Property For Sale
Location: 393002 Range Road 9-0, Rocky Mountain House, Clearwater County, Alberta, Canada
GPS 52.37409 N 115.15982 W MLS Listing
Recreational Hide-away, Acreage, Country Estate, or a Working Ranch -- features a 2200 sq ft home on 160 acres, surrounded by Crown Land, with a year-round spring-fed stream, creek-side patio, landscaped yard, and beautiful native trees.
Ride, hunt, fish, hike, cross-Country ski, snowmobile from your front door. Wildlife of all kinds visit daily. Lakes and beaches are nearby; boat, swim, camp, water-ski whenever you like. Enjoy the scenic wonders and wildlife of Banff and Jasper National Parks, with Calgary and Edmonton shopping / entertainment 2 hours away.
Cross-fenced pastures for rotational grazing, plus corrals, barns, and shop, make for a fine cattle, sheep, llama, or horse operation. A private road with Provincial License guarantees access and earns $23,000/year from Road Use Agreements. Potential rental income from guest suite and pastures could increase this by another $10,000 to $12,000/year -- combined income would pay 3/4 of your mortgage.
To View This Property, contact:
Kim Elliot, Re/Max, Rocky Mountain House AB, 1-403-844-5494 or Email Kim MLS Listing
OR Don Sackett, Re/Max, Calgary / Carstairs AB, 1-403-946-5657 or Email Don MLS Listing
I was a rank amateur in ranching, and learned a lot by trial and error, plus the tremendously valuable courses and literature from Alberta Ag, Olds College, and University of Guelph. The recurring theme I learned was “Nutrition is everything”. That means a balanced ration – not over-feeding!
A good vaccination program, a complete mineral formula, clean bedding, and parasite control will take care of the rest of animal health concerns. Society would do well to look after the human race as well as we look after cattle.
I also believed that the THE (Total Herd Evaluation) program sponsored by the Canadian Hereford Association would lead to considerable herd improvement – which it did. Every animal in our herd has been enrolled, with actual measured birth and weaning weights submitted. We did not high-grade our EPDs by leaving out the culls.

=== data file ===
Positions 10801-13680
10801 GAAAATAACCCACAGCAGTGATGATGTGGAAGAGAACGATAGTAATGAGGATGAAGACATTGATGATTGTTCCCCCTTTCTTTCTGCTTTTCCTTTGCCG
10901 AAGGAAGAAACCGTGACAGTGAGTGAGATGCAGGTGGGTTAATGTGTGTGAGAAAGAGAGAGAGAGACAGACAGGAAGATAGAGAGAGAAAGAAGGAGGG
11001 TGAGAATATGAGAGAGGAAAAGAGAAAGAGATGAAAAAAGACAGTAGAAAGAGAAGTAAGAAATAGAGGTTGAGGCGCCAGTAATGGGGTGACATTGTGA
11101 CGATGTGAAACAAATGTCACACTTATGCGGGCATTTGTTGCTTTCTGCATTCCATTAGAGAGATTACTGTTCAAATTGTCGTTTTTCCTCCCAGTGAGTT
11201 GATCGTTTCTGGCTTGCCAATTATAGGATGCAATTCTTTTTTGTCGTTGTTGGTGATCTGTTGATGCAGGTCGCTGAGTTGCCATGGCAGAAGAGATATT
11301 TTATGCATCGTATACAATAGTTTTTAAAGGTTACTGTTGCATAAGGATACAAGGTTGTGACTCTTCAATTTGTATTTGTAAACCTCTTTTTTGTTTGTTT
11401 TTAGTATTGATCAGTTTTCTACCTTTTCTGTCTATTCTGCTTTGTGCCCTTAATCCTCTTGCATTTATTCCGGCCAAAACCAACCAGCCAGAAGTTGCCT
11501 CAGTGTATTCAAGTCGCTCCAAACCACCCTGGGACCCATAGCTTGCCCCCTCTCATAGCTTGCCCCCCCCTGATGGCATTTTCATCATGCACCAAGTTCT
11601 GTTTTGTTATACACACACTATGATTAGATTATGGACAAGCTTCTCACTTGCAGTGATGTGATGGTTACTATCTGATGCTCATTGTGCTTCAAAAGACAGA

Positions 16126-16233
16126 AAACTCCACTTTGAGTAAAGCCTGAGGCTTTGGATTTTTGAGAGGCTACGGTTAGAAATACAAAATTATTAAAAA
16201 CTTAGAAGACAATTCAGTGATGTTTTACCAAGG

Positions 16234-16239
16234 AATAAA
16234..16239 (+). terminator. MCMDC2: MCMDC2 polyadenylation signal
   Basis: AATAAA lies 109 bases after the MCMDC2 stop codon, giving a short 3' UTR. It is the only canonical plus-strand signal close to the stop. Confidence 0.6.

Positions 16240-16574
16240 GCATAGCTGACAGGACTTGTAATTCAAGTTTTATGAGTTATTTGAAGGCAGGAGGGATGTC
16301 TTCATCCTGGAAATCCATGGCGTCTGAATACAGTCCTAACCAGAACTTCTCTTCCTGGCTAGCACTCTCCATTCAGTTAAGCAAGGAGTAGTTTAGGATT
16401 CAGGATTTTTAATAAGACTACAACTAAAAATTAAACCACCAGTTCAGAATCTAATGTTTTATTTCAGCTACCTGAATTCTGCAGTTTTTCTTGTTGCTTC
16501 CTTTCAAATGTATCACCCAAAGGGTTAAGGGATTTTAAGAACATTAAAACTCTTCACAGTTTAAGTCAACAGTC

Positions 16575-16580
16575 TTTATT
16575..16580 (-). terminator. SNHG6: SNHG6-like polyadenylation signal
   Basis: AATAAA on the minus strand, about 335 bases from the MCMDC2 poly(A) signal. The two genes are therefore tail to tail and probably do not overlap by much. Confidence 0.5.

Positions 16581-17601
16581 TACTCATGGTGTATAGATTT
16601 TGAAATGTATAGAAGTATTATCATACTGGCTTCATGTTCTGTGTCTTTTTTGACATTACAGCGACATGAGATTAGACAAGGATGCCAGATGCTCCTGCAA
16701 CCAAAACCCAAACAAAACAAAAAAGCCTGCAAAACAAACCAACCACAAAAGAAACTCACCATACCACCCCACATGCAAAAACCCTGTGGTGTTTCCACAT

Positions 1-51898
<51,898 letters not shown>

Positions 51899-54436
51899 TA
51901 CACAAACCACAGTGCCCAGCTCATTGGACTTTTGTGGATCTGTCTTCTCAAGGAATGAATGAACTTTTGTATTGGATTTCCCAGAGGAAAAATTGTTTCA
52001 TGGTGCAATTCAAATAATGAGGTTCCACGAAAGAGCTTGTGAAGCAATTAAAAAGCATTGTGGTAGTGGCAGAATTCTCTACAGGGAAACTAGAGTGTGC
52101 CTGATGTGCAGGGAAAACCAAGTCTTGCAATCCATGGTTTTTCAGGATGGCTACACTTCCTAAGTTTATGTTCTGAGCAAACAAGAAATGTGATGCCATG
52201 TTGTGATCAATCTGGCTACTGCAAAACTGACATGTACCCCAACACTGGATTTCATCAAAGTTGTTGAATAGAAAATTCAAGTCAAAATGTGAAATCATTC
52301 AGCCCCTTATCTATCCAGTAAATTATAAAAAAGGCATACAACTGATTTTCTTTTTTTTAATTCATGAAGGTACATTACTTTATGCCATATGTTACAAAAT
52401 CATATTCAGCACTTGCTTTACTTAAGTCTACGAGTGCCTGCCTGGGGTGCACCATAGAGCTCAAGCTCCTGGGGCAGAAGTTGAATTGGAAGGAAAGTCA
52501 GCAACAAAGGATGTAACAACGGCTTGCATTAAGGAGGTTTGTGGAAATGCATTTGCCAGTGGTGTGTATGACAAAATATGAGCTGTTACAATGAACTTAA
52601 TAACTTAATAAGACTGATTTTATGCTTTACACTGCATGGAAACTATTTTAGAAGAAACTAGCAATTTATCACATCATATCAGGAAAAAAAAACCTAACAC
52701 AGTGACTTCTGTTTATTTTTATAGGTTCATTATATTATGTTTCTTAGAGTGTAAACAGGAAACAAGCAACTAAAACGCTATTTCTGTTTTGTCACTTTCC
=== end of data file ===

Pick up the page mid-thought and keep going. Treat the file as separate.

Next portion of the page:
Most of our customers today still have no idea what EPDs do for them, but I believe it helps produce sound, middle-of-the-road animals for local customers. Since I stress maternal traits, EPDs are essential in choosing herd sires and “keeper” cows.
My deteriorating eyesight forced me to stop driving, so it was hard to get to sales, shows, and social events. It also meant that I could not recognize faces easily. It makes “face-to-face” marketing, so necessary in the purebred business, really difficult!
Ranch construction was pretty well finished in 1983. These facilities have also served well over the years. They were designed by me for one-man operation as much as possible. It’s always more efficient with a two-person crew, but three are seldom needed.
We calve in January and February and, until 1991, did not have a heated barn. This made for a few cold nights, frozen ears, and slow starters.
A lot of time was spent improving pasture, clearing lease land under the Range Improvement Program, and cross-fencing in anticipation of intensive grazing.
We added a heifer group from Stauffer and Ulrich, but these were low-end, low-priced critters and did not live up to our expectations. Out of twenty head, only one stayed in the herd for more than three years, based entirely on their calves growth rates.
We worked at a conception-to-consumer marketing plan, selling to a local restaurant, a hotel near Drumheller, and to a private trade, using a local butcher for the cut and wrap. With a small herd, it was difficult to have a fat animal ready at all times, but we kept it up for several years.
I made more profit on the beef sales than live cattle by quite a margin. It was a good education in the beef industry and helped me understand the feedlot, packer, and retail side of the business.
We used 93J by AI as part of our program and did cleanup with 130P. Because of the distance between us and the AI tech, we were not very successful and never tried AI again.
became active in the Central Alberta Hereford Club as a Member
and later as a Director. I initiated the CAHC Newsletter, and
by personally inviting all Hereford breeders to re-join the Club,
I raised the membership from less than 20 to more than 60 in four
years. The Club is still very strong and has sponsored excellent
field days and ranch tours throughout Central Alberta.
A dozen of his daughters are still in the herd (2001) and many were sold to local ranchers and other breeders. N194 daughters are still coveted by knowledgeable breeders.
I helped arrange the 1987 CAHC Tour through the West Country. We received many compliments on our facilities and cattle.
Heifers were added to the herd from a “brand name” dispersal. Three out of four did not breed after five months with the bull. We had 100% conception on our home-raised heifers. Name brand cattle are no better than those from small breeders, especially if the breeder’s emphasis is on the Calgary Bull Sale instead of herd fertility.